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As Uber And Lyft Prices Rise, Some Neighborhoods May Fall

Peter Loftus, general manager of Ivy City Smokehouse and a resident of the Hecht Warehouse building since 2015, has seen firsthand how skyrocketing Uber and Lyft prices have made his Northeast D.C. neighborhood less accessible.

He recalls a recent night when his wife went to a Daddy Yankee concert at Capital One Arena downtown, and she called him to get a ride home.

“She said it's $63 to go from Capital One Arena to Ivy City. I said, 'Alright I'm coming to get you.'” Loftus recalled. “That's bad for us.”


Loftus said he got to know the Uber and Lyft drivers that stopped in his neighborhood personally before the pandemic. But today, those familiar faces have melted away.

“We welcomed it,” said Loftus, a founding employee of the Michelin guide-recognized restaurant. “We had a fleet of drivers that we were in touch with, and they all, after the pandemic, they just disappeared.”

In recent years, ride-hailing companies Uber and Lyft have reacted to rising pressure from investors to achieve profitability by jacking up prices. The cost of a trip in the first quarter of this year was 45% higher than in the same quarter of 2019, according to YipitData reported by Bloomberg.

A dwindling supply of drivers, rising interest rates and the decline of cash infusions from patient venture capitalists has squeezed those apps, leading outlets like Slate to declare in May that “The Decade of Cheap Rides Is Over.”

Meanwhile, with inflation remaining stubbornly high all summer — the Labor Department’s latest report Tuesday showed the overall rate increased 8.3% year-over-over for August — customers feeling budget pressures may be cutting back on pricy ride-sharing trips, experts say. 

Gabe Klein, co-founder of urban consultancy CityFi and a former transportation director in D.C. and Chicago, said this is likely impacting businesses in neighborhoods that depended on ride-sharing. 

“If there was a brewery in the neighborhood five minutes away, or there was one that I wanted to try that was 15 minutes away and I had to take an Uber and it's double what it cost, I think most people would assess that and make a different decision,” Klein said. “When a $40 afternoon becomes a $70 afternoon, when you add everything up … I think absolutely people are making different decisions.” 

These changing behaviors have meant businesses in those neighborhoods are struggling to bring their customers back, and in some cases closures are forcing landlords to contend with vacant spaces.

The 2010s were an era of shifting philosophies for city planners and the developers that followed, who watched Uber and Lyft lock horns in an investor-subsidized battle for market share, Klein said.

The cheap transportation from ride-sharing startups enabled an era of movement characterized by declining bus ridership in some cities but greater access to transportation in neighborhoods that were nearly off the map for public services. Transportation planners, Klein said, often reacted by doubling down on services on the lines that they already served, attempting to lure back riders with regular, timely schedules.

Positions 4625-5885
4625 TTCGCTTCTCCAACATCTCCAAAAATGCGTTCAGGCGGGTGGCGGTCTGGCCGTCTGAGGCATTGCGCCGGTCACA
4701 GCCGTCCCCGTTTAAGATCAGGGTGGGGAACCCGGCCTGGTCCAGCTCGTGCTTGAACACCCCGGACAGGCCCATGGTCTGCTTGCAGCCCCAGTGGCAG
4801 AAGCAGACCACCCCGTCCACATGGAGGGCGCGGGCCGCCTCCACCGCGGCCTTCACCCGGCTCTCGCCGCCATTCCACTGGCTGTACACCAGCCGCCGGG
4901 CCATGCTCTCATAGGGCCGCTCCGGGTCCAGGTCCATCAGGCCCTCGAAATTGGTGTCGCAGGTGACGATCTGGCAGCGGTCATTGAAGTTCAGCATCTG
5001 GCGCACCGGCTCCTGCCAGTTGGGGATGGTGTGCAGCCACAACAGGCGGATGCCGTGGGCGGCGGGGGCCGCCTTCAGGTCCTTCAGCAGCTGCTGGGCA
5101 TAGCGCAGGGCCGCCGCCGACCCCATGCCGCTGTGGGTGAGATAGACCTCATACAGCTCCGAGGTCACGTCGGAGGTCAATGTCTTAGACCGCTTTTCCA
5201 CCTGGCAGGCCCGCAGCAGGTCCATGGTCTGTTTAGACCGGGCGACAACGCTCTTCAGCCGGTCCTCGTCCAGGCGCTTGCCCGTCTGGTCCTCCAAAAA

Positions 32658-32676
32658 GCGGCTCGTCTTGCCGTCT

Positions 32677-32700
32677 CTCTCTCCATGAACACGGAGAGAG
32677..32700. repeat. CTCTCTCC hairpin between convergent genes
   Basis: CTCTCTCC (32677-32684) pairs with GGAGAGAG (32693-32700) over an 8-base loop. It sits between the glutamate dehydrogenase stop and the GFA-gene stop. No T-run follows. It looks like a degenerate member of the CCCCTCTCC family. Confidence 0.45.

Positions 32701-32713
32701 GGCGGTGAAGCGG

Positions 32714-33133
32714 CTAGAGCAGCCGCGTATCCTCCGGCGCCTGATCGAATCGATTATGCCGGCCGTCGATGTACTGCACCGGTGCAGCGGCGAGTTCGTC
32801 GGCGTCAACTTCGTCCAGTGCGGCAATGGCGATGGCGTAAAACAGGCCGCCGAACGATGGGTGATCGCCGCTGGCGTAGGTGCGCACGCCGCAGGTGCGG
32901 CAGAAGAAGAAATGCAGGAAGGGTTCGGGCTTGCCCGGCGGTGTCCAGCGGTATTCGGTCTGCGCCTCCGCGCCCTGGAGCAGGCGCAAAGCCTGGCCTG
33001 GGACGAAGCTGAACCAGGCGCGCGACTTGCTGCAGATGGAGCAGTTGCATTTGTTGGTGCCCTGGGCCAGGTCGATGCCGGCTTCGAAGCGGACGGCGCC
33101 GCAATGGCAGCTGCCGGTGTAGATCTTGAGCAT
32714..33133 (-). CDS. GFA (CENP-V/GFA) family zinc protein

Lyft car in Los Angeles

That left Uber and Lyft to fill in the gaps that public transit couldn’t fill. Developers, and the retail tenants that followed, saw the rise of those apps and bet that they could build in urban areas that weren’t served by transit because the private sector could fill in the gap.

In D.C., that meant neighborhoods without Metrorail stops like Ivy City or the H Street corridor received renewed attention from planners as targets for urban renewal and development. 

There’s just one problem, Klein said: Urban transportation networks are almost never profitable, and someone usually ends up subsidizing the cost.

“Our problem in this country is that typically we plan the real estate development and then the transportation is an afterthought, and then it becomes very hard to make the numbers work,” Klein said.

After the pandemic struck, consumers' ride-sharing habits shifted noticeably, according to Anne Brown, assistant professor in planning, public policy and management at the University of Oregon.

Brown has studied ride-sharing data from Uber and surveyed residents in Los Angeles, Baltimore and elsewhere to determine who is using the apps and how. She found early evidence that Uber trips decreased the most in higher-income neighborhoods and decreased less in neighborhoods earning lower incomes.

"If you're earning more money, a higher share of those people likely started working remotely, they might not be traveling out to bars and restaurants," Brown said. "The people who are working in those bars and restaurants still have to get to work."

Some neighborhoods that previously saw crowds of higher-income visitors dropped off by Uber and Lyft cars are now facing declining foot traffic. Data shared with Bisnow by shows Ivy City in particular has seen foot traffic down by at least 20% at points this summer compared to both 2021 and 2019.